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Siberian wheatgrass

Siberian wheatgrass, also Siberian couch grass, (Elymus sibiricus) is a fodder crop related to perennial cereal grasses.

Economic importance

Siberian couch grass has become widespread during phytomelioration of solonetzic soils in the steppe arid regions of Siberia, where it is considered a good reliable fodder crop during severe droughts, as well as in early spring and late autumn.

In arid steppe conditions, it gives one cut, in the forest-steppe zone, with sufficient moisture, it also gives another aftertaste. In terms of aftertaste, it surpasses wheatgrass, rootless wheatgrass, and awnless rump. Hay that is harvested at the optimal time, that is, during the period of the end of the tube – the beginning of heading, is of high quality and nutritional value.

100 kg of Siberian wheatgrass hay contains 61.3 feed units and 9.2 kg of digestible protein. 100 kg of green mass – 28.7 feed units and 5.5 kg of digestible protein (VNII fodder).

It can be used as a pasture crop in the early phases of growth and development. However, when heading, it quickly coarsens, and the awns of adult plants can harm animals.

On solonets soils, it is usually grown in a mixture with alfalfa or sweet clover.

It occurs in natural phytocenoses, forming dense thickets.

In agrotechnical terms, the layer from under the Siberian wheatgrass is not inferior to the layer from under the rootless wheatgrass.

Cultivation areas

Cultivated in crop rotations in Siberia, the Far East, Buryatia.


In terms of yield, it belongs to highly productive grasses. The highest yield is obtained in 2-3 years of life. Hay yield reaches 2.5-4 t/ha and more.

In a mixture with alfalfa and clover, the hay yield is 3-4 t/ha.

In terms of seed yield, one of the highest among cereal grasses. So, in SibNIISKhoz seed yield was 800-1200 kg/ra.

Botanical description

Siberian wheatgrass (Elymus sibiricus L.) is a perennial grass, loose bushy riding types.

The root system is fibrous, powerful. In the first year of life, they penetrate the soil to a depth of up to 80 cm, in the second – up to 1.5 m. It branches strongly in the arable horizon.

Stems at the base are articulated, hollow, smooth, cylindrical, 70-120 cm high, well and evenly leafy. The bush is erect, closes to the base, the stems diverge from the middle, the ears are drooping. Leafiness in the first cut is 41%, in the second – 52.7%.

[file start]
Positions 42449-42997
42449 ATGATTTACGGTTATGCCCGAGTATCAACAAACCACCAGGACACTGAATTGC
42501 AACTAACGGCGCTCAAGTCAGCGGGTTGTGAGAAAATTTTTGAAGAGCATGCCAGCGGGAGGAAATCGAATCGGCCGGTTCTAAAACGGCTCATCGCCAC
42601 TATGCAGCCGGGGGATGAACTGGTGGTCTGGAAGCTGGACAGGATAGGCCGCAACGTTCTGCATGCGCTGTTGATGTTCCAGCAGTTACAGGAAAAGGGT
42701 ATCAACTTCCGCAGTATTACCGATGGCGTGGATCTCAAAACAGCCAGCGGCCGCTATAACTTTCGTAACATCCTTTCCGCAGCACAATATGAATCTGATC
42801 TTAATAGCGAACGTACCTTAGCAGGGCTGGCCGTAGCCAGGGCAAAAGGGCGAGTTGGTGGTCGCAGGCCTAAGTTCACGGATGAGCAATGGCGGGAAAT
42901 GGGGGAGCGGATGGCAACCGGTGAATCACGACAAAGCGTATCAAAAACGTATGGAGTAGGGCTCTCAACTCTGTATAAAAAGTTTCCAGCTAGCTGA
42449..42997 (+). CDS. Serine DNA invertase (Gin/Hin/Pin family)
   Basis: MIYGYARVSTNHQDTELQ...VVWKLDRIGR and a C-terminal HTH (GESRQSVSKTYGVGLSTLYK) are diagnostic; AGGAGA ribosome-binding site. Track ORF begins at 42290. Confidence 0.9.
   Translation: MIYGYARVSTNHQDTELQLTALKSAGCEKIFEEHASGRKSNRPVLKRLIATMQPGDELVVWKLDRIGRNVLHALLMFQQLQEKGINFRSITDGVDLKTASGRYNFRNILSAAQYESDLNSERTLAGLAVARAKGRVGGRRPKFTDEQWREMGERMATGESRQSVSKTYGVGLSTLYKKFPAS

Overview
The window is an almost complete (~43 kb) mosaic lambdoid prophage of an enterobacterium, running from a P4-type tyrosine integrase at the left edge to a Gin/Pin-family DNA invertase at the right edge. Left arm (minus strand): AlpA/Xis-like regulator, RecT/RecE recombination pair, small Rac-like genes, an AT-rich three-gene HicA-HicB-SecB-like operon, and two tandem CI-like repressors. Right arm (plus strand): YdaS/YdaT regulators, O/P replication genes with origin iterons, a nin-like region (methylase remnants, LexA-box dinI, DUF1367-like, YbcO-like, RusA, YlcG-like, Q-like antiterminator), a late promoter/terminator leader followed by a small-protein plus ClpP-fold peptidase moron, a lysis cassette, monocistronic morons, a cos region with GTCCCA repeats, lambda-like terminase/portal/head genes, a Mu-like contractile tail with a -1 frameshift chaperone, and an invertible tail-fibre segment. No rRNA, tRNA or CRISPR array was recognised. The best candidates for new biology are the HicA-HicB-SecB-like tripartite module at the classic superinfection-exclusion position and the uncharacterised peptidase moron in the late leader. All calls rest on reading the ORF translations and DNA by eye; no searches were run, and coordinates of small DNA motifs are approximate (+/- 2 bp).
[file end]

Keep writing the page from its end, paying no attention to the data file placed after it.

The leaves are thin, hard, rough on both sides, light, gray or gray-green, 25-50 cm long.

Inflorescence – spinous arcuate narrow loose spike, 12-24 cm long, droops when ripe. The awn of the upper lemma is up to 1.5-2.5 cm long. When ripe, the ear and awns become very coarse, reducing the quality of hay.

The fruit is a large caryopsis covered with coarse hairs. The mass of 1000 seeds is 2.5-3.0 g. When threshed, the seeds are held inside the lemmas.

Biological features

Refers to xerophytes.

Frost resistance, winter hardiness, drought resistance and salt tolerance are high.

Siberian wheatgrass seeds begin to germinate at a temperature of 4-6 °C.

It grows well on loamy, sandy and sandy soils, floodplain and sloping lands, upland.


Siberian wheatgrass is able to maintain high productivity for 5-7 years, with good care – up to 10 years.

In the spring it grows early and quickly, after mowing it is good. Mixed with perennial leguminous grasses, it gives a good formation.

The type of development is spring-winter.


Usually they are sown under the cover of spring grain crops or uncovered. Seeds are awned, therefore, without preliminary machine treatment, their sowing is impossible. For pre-sowing preparation of seeds, they are passed through a clover grater or, in extreme cases, a silage cutter.

The seeding rate in its pure form, by a coverless broadcasting method, is 25 kg/ha, by an ordinary seeding method – 20 kg/ha, in grass mixtures in which it is the only loose bush grass – 8-12 kg/ha, in grass mixtures with other loose bush grasses – 5-7 kg/ha.

Sowing depth 1-3 cm.


Harvesting for hay is started in the heading phase.

Seed plants are harvested separately or by direct combining. Separate harvesting begins in the phase of wax ripeness, direct combining – in the phase of full maturation of seeds.


Crop production / P.P. Vavilov, V.V. Gritsenko, V.S. Kuznetsov and others; Ed. P.P. Vavilov. – 5th ed., revised. and additional – M.: Agropromizdat, 1986. – 512 p.: ill. – (Textbook and textbooks for higher educational institutions).

V.V. Kolomeichenko. Crop production / Textbook. — M.: Agrobusinesscenter, 2007. — 600 p. ISBN 978-5-902792-11-6.

Fundamentals of agricultural production technology. Agriculture and crop production. Ed. V.S. Niklyaev. – M .: “Epic”, 2000. – 555 p.